Good News for the Economy: Less Debt, More Spending
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The Fiscal Times
December 28, 2010

After three years of cautious spending and paying down debt, American households are in far better financial shape and spending is once more on the rise. This year’s holiday shopping season has been the best for merchants since 2006, probably strong enough to push economic growth to a healthy 4 percent annual rate in the final three months of the year.

After the bursting of the housing and financial bubbles left them with the highest debt burdens in modern history, consumers haven’t had to take on new debt to finance their current spending. Incomes have been going up fast enough that the personal savings rate, which fell close to zero at times during the boom, has stayed well above 5 percent in recent months. Over the 12 months ended in November, both personal consumption spending and personal incomes were up 3.8 percent, the Commerce Department reported last week.

It's not just households that have benefited. As debt burdens have eased, borrowers are keeping more current in their payments, helping financial institutions recover from the downturn. "Delinquency and charge off rates have been more encouraging, with rates falling for measures of credit card and real estate debt," said Young Kim, an analyst at Stone & McCarthy Research Associates. "The implications are good news for the economy."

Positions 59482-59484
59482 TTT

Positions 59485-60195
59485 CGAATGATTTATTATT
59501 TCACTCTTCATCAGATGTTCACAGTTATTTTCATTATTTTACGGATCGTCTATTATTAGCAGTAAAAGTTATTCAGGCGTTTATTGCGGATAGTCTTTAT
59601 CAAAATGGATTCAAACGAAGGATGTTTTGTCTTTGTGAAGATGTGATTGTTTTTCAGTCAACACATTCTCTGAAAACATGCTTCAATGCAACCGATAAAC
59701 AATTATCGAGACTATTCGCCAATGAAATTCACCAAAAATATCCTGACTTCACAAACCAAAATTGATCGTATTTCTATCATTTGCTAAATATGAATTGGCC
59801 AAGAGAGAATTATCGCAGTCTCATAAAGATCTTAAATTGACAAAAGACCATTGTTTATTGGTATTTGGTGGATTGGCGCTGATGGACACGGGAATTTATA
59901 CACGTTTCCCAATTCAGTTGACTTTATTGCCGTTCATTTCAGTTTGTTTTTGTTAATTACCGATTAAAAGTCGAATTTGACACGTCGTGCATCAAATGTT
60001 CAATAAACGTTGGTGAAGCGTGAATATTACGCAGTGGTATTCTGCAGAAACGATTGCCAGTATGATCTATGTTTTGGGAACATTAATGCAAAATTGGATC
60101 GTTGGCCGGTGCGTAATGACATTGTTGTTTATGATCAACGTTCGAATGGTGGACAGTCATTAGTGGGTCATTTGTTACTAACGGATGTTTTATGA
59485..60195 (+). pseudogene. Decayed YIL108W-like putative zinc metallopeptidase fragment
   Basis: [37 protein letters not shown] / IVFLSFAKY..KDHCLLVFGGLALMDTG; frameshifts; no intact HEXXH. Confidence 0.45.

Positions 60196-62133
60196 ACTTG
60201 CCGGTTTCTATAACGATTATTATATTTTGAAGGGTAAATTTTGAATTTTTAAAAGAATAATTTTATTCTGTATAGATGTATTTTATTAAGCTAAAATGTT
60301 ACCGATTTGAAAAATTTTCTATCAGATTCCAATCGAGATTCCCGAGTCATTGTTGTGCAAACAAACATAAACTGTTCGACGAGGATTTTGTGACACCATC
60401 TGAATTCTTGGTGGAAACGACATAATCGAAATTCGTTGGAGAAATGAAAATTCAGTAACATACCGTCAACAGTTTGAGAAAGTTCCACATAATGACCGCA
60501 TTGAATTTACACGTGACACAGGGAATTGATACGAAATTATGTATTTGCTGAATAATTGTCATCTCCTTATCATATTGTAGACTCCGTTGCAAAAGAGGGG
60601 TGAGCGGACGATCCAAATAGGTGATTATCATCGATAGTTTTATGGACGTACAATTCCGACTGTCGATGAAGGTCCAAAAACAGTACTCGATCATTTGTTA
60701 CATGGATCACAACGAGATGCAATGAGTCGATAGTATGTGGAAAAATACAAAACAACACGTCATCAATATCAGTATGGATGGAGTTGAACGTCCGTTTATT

The improvement in household balance sheets is apparent in new quarterly data from the Federal Reserve: The household debt-service ratio, which tracks the cost of required payments on outstanding mortgage and consumer debt as a share of disposable personal income--which essentially is after-tax income, and the financial obligations ratio, or FOR, which adds auto lease payments, rents, homeowners' insurance and property tax payments.


The debt-service ratio peaked just shy of 14 percent in the fall of 2007. That is, 14 percent of after-tax incomes were going to pay mortgages, credit cards and other consumer loans. Similarly, nearly 19 percent was going to meet those plus the other financial obligations.

covered the Federal Reserve and the economy for 25 years at the Washington Post before joining Bloomberg News in 2004. In 2009 he began writing freelance pieces for, among others, Thomson Reuters, and is widely recognized for his ability to interpret the Fed.